The Detectability of Radio Auroral Emission from Proxima B
Burkhart et al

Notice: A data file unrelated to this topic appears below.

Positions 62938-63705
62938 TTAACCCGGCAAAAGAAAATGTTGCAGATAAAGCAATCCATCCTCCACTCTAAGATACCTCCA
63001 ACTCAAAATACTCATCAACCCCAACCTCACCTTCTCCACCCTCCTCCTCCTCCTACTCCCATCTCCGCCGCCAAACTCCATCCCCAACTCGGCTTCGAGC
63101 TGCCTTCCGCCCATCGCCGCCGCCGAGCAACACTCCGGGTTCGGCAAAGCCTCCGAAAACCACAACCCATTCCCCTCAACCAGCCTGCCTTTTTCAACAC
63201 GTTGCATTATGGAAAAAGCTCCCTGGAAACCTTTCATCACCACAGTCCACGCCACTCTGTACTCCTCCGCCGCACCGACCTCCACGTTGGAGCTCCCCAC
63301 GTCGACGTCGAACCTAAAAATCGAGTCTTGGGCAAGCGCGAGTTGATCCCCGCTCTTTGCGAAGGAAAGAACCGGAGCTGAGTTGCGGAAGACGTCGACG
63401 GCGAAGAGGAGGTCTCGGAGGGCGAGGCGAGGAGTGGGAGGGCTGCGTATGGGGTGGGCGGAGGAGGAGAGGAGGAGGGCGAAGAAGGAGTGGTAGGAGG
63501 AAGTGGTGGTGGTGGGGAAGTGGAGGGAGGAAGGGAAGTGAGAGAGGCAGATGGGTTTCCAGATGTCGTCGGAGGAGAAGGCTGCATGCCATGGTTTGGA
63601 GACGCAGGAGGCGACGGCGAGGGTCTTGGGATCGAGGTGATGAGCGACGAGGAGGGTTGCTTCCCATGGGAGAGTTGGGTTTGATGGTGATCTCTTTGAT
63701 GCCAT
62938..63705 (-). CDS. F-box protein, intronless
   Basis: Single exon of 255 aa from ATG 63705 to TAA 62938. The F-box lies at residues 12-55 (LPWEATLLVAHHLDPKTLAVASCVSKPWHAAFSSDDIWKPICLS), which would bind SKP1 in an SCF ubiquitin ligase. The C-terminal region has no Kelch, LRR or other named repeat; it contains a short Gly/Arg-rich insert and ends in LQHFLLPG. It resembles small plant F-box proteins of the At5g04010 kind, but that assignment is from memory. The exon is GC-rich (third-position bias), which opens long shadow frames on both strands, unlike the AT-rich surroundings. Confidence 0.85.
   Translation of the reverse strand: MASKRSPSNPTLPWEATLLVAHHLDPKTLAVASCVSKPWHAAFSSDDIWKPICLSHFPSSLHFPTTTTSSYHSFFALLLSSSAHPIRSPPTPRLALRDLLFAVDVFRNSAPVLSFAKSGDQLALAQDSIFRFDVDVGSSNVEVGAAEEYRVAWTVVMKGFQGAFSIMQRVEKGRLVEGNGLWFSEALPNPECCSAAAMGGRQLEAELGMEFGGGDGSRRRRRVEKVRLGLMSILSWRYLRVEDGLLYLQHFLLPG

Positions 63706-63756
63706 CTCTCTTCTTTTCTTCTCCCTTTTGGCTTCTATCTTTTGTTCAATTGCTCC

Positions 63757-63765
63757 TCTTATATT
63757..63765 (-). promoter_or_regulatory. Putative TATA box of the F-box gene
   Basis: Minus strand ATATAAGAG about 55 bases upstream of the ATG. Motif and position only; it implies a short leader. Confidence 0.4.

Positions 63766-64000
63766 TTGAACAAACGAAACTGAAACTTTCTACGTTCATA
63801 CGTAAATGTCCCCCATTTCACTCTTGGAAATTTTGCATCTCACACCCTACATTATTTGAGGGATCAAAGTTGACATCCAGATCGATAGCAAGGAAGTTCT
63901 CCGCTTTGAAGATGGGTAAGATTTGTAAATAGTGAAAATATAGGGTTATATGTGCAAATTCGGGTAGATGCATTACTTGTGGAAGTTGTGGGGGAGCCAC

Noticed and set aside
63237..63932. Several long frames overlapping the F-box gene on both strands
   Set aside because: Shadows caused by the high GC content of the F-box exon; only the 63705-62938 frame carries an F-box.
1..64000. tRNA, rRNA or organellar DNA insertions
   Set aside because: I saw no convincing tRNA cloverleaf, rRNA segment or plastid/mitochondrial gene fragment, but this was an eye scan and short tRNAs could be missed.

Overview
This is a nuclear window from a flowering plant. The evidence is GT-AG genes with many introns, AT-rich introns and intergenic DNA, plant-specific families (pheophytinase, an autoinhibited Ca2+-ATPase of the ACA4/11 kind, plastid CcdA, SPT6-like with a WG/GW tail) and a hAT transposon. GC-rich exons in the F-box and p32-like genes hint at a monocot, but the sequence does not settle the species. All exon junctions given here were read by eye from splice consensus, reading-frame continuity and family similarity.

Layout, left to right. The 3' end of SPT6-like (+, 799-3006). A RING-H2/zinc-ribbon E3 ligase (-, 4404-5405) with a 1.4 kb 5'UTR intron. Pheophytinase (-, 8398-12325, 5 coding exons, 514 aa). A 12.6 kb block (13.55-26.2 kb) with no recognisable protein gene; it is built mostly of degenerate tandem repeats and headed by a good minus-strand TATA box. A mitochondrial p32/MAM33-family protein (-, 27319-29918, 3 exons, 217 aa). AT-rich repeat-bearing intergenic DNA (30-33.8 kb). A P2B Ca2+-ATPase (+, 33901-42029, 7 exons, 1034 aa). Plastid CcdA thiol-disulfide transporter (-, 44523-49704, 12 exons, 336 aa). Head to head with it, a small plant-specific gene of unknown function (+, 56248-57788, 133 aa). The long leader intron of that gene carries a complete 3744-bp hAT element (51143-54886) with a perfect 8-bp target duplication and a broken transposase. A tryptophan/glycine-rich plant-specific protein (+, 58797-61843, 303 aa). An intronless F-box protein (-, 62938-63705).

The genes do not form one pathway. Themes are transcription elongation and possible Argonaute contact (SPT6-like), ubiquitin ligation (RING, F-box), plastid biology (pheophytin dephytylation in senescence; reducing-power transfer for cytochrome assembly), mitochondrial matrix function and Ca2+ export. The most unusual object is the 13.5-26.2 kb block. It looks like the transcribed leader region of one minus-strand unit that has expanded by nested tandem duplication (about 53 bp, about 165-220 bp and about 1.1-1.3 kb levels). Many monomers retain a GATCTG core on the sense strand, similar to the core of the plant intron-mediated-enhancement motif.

Magnetically active stars possess stellar winds whose interaction with planetary magnetic fields produces radio auroral emission. We examine the detectability of radio auroral emission from Proxima b, the closest known exosolar planet orbiting our nearest neighboring star, Proxima Centauri. Using the Radiometric Bode's Law, we estimate the radio flux produced by the interaction of Proxima Centauri's stellar wind and Proxima b's magnetosphere for different planetary magnetic field strengths. For plausible planetary masses, Proxima b produces 6-83 mJy of auroral radio flux at frequencies of 0.3-0.8 MHz for planetary magnetic field strengths of 1-3 B⊕. According to recent MHD models that vary the orbital parameters of the system, this emission is expected to be highly variable. This variability is due to large fluctuations in the size of Proxima b's magnetosphere as it crosses the equatorial streamer regions of the dense stellar wind and high dynamic pressure. Using the MHD model of Garraffo et al. 2016 for the variation of the magnetosphere radius during the orbit, we estimate that the observed radio flux can vary nearly by an order of magnitude over the 11.2 day period of Proxima b. The detailed amplitude variation depends on the stellar wind, orbital, and planetary magnetic field parameters. We discuss observing strategies for proposed future space-based observatories to reach frequencies below the ionospheric cut off (∼10 MHz) as would be required to detect the signal we investigate.